The shoes of Lt. Michelle Craig will be hard ones to fill. Not only is she Tiffin's first female police officer, she also has fulfilled many other roles at the Tiffin Police Department.
Craig, whose retirement is scheduled later this month, began her career as a police officer at the Tiffin Police Department in May 1979. She has worked her way up the ranks in both uniform and criminal divisions, and will retire as head of the department's criminal division.
Craig, who graduated from Columbian High School in 1975, said she knew law enforcement was the right career path for her during her junior year in high school. She had made a list of all of the jobs she was interested in and prayed about it every night.
PHOTO BY ERIKA PLATT-HANDRU
Craig (center) poses with other Tiffin Police Department retirees (from left) Robert Wilt, Dave Horn, Dave Martien, Denny Brady, Cecil Gibson, Bruce Powers and Paul Steinmetz at her retirement party in February.
Her prayers were answered, she said, and the decision to attend Terra Community College to study criminal justice was an easy one.
After graduating from college, Craig joined the department.
As Tiffin's first female police officer, Craig overcame many obstacles. Not only were citizens wary of a female officer, but fellow officers also questioned her abilities.
"The guys were wondering if I could do the job," she said.
It wasn't long before Craig proved her ability. She even completed basic police training at the State Highway Patrol Academy. Craig was the first and only officer from Tiffin to go through the rigorous training there.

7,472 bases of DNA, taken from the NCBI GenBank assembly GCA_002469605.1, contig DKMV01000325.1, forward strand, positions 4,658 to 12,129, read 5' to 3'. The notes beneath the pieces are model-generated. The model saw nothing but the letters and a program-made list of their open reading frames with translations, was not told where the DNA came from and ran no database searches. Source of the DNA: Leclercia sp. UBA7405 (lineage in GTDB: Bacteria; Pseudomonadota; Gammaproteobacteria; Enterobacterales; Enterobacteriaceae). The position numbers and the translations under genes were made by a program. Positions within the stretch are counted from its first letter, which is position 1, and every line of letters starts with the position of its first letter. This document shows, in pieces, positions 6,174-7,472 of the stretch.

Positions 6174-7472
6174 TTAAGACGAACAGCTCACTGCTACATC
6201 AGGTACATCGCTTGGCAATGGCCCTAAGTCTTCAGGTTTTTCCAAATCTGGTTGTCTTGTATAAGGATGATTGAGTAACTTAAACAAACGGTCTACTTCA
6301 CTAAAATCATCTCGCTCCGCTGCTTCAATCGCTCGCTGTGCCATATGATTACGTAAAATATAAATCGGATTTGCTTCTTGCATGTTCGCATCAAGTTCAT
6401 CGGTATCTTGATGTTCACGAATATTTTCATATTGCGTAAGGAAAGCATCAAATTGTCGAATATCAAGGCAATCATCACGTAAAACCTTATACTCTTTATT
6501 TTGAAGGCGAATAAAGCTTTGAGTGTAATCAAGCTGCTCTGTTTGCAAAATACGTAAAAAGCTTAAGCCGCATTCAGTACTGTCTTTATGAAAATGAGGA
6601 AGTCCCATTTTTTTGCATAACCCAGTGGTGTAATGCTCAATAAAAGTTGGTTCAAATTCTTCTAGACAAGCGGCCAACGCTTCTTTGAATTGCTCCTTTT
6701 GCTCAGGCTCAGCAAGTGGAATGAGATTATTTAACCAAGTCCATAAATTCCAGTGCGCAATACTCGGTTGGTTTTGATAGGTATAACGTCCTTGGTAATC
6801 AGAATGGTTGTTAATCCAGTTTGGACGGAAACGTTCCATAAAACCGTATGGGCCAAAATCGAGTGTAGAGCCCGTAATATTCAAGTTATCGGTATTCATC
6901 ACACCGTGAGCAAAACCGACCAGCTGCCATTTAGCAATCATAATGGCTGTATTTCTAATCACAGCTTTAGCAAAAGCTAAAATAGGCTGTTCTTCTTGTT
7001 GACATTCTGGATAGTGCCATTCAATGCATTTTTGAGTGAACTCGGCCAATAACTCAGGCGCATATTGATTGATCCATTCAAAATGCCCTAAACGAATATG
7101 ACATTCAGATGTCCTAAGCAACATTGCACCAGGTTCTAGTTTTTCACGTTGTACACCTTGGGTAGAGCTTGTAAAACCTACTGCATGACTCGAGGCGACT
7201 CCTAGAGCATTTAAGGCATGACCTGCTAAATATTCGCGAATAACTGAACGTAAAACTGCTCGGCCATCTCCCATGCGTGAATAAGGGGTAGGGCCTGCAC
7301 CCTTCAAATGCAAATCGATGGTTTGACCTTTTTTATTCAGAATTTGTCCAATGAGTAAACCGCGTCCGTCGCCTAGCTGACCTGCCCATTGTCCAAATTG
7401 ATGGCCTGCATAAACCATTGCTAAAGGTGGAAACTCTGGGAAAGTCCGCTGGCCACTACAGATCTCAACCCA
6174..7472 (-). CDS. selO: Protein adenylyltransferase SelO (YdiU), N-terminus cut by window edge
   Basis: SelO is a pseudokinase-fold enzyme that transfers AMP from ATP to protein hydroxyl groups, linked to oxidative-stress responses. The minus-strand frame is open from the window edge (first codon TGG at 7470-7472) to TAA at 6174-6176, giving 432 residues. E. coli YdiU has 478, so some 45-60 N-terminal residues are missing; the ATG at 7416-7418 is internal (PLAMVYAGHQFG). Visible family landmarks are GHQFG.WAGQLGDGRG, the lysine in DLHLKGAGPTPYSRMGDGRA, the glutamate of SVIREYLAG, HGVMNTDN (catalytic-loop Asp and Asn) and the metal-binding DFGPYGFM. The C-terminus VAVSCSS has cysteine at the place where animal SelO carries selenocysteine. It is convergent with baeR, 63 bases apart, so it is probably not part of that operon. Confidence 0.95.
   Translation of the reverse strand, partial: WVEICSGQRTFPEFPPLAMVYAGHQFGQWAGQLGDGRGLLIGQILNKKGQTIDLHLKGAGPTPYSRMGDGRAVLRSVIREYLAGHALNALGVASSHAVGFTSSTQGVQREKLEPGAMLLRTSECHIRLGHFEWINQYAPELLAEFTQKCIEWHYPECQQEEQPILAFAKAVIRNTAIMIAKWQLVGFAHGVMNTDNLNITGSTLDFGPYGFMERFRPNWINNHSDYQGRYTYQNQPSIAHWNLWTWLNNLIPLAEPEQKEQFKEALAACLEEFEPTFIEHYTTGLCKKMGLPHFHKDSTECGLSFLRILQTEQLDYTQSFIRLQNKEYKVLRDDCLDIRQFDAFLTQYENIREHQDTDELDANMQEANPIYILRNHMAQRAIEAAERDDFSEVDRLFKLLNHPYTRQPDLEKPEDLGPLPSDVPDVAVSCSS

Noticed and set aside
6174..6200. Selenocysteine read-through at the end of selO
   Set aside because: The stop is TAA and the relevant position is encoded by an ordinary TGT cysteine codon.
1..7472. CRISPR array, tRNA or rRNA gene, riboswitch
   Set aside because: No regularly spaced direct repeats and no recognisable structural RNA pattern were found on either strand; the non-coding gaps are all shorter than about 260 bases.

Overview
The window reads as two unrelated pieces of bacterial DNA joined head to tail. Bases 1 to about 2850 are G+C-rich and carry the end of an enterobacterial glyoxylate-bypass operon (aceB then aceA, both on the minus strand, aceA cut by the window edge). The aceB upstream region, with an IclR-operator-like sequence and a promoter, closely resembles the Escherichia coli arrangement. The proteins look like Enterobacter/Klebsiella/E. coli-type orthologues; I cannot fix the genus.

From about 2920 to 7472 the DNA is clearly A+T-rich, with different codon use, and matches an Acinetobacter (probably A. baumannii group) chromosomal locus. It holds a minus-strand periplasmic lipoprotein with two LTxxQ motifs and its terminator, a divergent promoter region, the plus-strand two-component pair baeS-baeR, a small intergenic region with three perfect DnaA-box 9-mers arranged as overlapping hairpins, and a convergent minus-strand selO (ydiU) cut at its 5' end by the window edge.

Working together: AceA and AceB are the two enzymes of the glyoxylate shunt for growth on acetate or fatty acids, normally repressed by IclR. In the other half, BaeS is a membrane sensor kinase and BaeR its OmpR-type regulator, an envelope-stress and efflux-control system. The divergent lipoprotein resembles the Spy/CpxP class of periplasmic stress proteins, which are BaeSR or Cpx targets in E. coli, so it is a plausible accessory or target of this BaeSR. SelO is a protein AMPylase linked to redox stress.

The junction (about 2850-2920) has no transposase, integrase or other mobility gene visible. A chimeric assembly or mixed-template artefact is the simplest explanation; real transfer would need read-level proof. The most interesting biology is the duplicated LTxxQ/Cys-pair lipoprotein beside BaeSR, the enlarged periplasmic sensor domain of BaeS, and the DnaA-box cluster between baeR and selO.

"I knew they were taking bets to see if I could make it, and that made me more determined," she said.
It wasn't long before Tiffin residents, much like her fellow officers, gained respect for Craig.
Frank Iannantuono, who retired from the Tiffin Police Department in 2011, recalled one incident in which a man being arrested tested Craig's perseverance.
He said he and Craig were handling a disturbance call when Craig attempted to arrest a man.
After she told the man he was under arrest, the man turned to Iannantuono and told him he would let Iannantuono arrest him, but he wouldn't let Craig arrest him.
Iannantuono told the man Craig was a police officer and he had to do what she told him.
"She persevered through that and became one of the best police officers I've ever seen," he said. "Over the years, she's developed such a rapport with the department, with the citizens and with other departments."
Iannantuono described Craig as a "very smart lady" and said she is one of the most tenacious investigators the department has had.
Tiffin Police Chief Fred Stevens, who has worked with Craig his entire career at the Tiffin Police Department, said Craig has been a great colleague who is empathetic to all.
"It's a lot of knowledge and experience that's going to walk out the door (with retirement)," he said.
Stevens said Craig chose a great team to work in the criminal division, which has led to the department's high clearance rate.
"That's a large part of the success of the Tiffin P.D. criminal division," he said. "She selects and has a great team that works for her and for the citizens. ... A large part of her success is how she puts her nose to the grindstone. And her tenacity and compassion. She takes each case seriously and puts all her efforts into it."